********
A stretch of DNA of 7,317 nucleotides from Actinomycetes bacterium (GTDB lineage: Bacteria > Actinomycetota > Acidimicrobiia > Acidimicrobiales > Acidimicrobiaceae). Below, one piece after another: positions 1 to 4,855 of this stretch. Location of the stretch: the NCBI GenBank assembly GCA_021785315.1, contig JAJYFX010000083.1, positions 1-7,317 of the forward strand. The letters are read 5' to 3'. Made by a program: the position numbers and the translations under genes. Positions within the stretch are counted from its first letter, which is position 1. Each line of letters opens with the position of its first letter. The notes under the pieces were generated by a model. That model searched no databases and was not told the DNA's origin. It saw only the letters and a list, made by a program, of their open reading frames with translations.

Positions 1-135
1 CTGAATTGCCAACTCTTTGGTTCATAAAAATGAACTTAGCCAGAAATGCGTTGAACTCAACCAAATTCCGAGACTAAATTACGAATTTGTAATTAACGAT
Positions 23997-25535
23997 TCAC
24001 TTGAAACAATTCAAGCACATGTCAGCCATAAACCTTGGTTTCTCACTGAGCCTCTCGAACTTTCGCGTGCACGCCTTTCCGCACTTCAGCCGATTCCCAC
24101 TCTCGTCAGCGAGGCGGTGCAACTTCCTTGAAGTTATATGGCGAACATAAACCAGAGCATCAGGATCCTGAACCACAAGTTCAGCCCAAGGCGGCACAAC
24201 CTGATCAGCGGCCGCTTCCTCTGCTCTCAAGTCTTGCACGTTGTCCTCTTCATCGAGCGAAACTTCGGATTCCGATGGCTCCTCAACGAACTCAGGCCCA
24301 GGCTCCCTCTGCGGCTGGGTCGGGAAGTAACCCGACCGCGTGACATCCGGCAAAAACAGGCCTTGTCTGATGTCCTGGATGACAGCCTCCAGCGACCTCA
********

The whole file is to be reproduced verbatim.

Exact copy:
A stretch of DNA of 7,317 nucleotides from Actinomycetes bacterium (GTDB lineage: Bacteria > Actinomycetota > Acidimicrobiia > Acidimicrobiales > Acidimicrobiaceae). Below, one piece after another: positions 1 to 4,855 of this stretch. Location of the stretch: the NCBI GenBank assembly GCA_021785315.1, contig JAJYFX010000083.1, positions 1-7,317 of the forward strand. The letters are read 5' to 3'. Made by a program: the position numbers and the translations under genes. Positions within the stretch are counted from its first letter, which is position 1. Each line of letters opens with the position of its first letter. The notes under the pieces were generated by a model. That model searched no databases and was not told the DNA's origin. It saw only the letters and a list, made by a program, of their open reading frames with translations.

Positions 1-135
1 CTGAATTGCCAACTCTTTGGTTCATAAAAATGAACTTAGCCAGAAATGCGTTGAACTCAACCAAATTCCGAGACTAAATTACGAATTTGTAATTAACGAT
Positions 23997-25535
23997 TCAC
24001 TTGAAACAATTCAAGCACATGTCAGCCATAAACCTTGGTTTCTCACTGAGCCTCTCGAACTTTCGCGTGCACGCCTTTCCGCACTTCAGCCGATTCCCAC
24101 TCTCGTCAGCGAGGCGGTGCAACTTCCTTGAAGTTATATGGCGAACATAAACCAGAGCATCAGGATCCTGAACCACAAGTTCAGCCCAAGGCGGCACAAC
24201 CTGATCAGCGGCCGCTTCCTCTGCTCTCAAGTCTTGCACGTTGTCCTCTTCATCGAGCGAAACTTCGGATTCCGATGGCTCCTCAACGAACTCAGGCCCA
24301 GGCTCCCTCTGCGGCTGGGTCGGGAAGTAACCCGACCGCGTGACATCCGGCAAAAACAGGCCTTGTCTGATGTCCTGGATGACAGCCTCCAGCGACCTCA